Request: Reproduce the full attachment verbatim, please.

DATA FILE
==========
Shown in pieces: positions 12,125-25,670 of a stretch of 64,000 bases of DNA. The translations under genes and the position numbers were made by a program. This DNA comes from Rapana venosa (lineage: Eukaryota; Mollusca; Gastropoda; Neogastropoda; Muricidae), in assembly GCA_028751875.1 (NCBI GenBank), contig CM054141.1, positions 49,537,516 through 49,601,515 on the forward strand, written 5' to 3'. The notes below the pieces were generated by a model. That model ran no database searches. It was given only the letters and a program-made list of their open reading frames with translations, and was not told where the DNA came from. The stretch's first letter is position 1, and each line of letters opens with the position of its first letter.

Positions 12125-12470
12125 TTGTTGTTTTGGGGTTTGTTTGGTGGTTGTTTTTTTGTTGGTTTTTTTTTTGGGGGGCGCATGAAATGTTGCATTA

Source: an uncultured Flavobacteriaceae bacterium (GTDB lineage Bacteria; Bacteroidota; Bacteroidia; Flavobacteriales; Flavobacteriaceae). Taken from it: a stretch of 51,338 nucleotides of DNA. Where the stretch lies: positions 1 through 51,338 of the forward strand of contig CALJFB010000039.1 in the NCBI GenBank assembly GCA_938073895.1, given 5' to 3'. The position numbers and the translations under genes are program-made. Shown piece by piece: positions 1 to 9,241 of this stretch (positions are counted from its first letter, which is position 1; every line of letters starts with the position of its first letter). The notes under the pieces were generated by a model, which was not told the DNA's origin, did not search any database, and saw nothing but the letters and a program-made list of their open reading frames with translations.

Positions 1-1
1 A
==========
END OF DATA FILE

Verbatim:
Shown in pieces: positions 12,125-25,670 of a stretch of 64,000 bases of DNA. The translations under genes and the position numbers were made by a program. This DNA comes from Rapana venosa (lineage: Eukaryota; Mollusca; Gastropoda; Neogastropoda; Muricidae), in assembly GCA_028751875.1 (NCBI GenBank), contig CM054141.1, positions 49,537,516 through 49,601,515 on the forward strand, written 5' to 3'. The notes below the pieces were generated by a model. That model ran no database searches. It was given only the letters and a program-made list of their open reading frames with translations, and was not told where the DNA came from. The stretch's first letter is position 1, and each line of letters opens with the position of its first letter.

Positions 12125-12470
12125 TTGTTGTTTTGGGGTTTGTTTGGTGGTTGTTTTTTTGTTGGTTTTTTTTTTGGGGGGCGCATGAAATGTTGCATTA

Source: an uncultured Flavobacteriaceae bacterium (GTDB lineage Bacteria; Bacteroidota; Bacteroidia; Flavobacteriales; Flavobacteriaceae). Taken from it: a stretch of 51,338 nucleotides of DNA. Where the stretch lies: positions 1 through 51,338 of the forward strand of contig CALJFB010000039.1 in the NCBI GenBank assembly GCA_938073895.1, given 5' to 3'. The position numbers and the translations under genes are program-made. Shown piece by piece: positions 1 to 9,241 of this stretch (positions are counted from its first letter, which is position 1; every line of letters starts with the position of its first letter). The notes under the pieces were generated by a model, which was not told the DNA's origin, did not search any database, and saw nothing but the letters and a program-made list of their open reading frames with translations.

Positions 1-1
1 A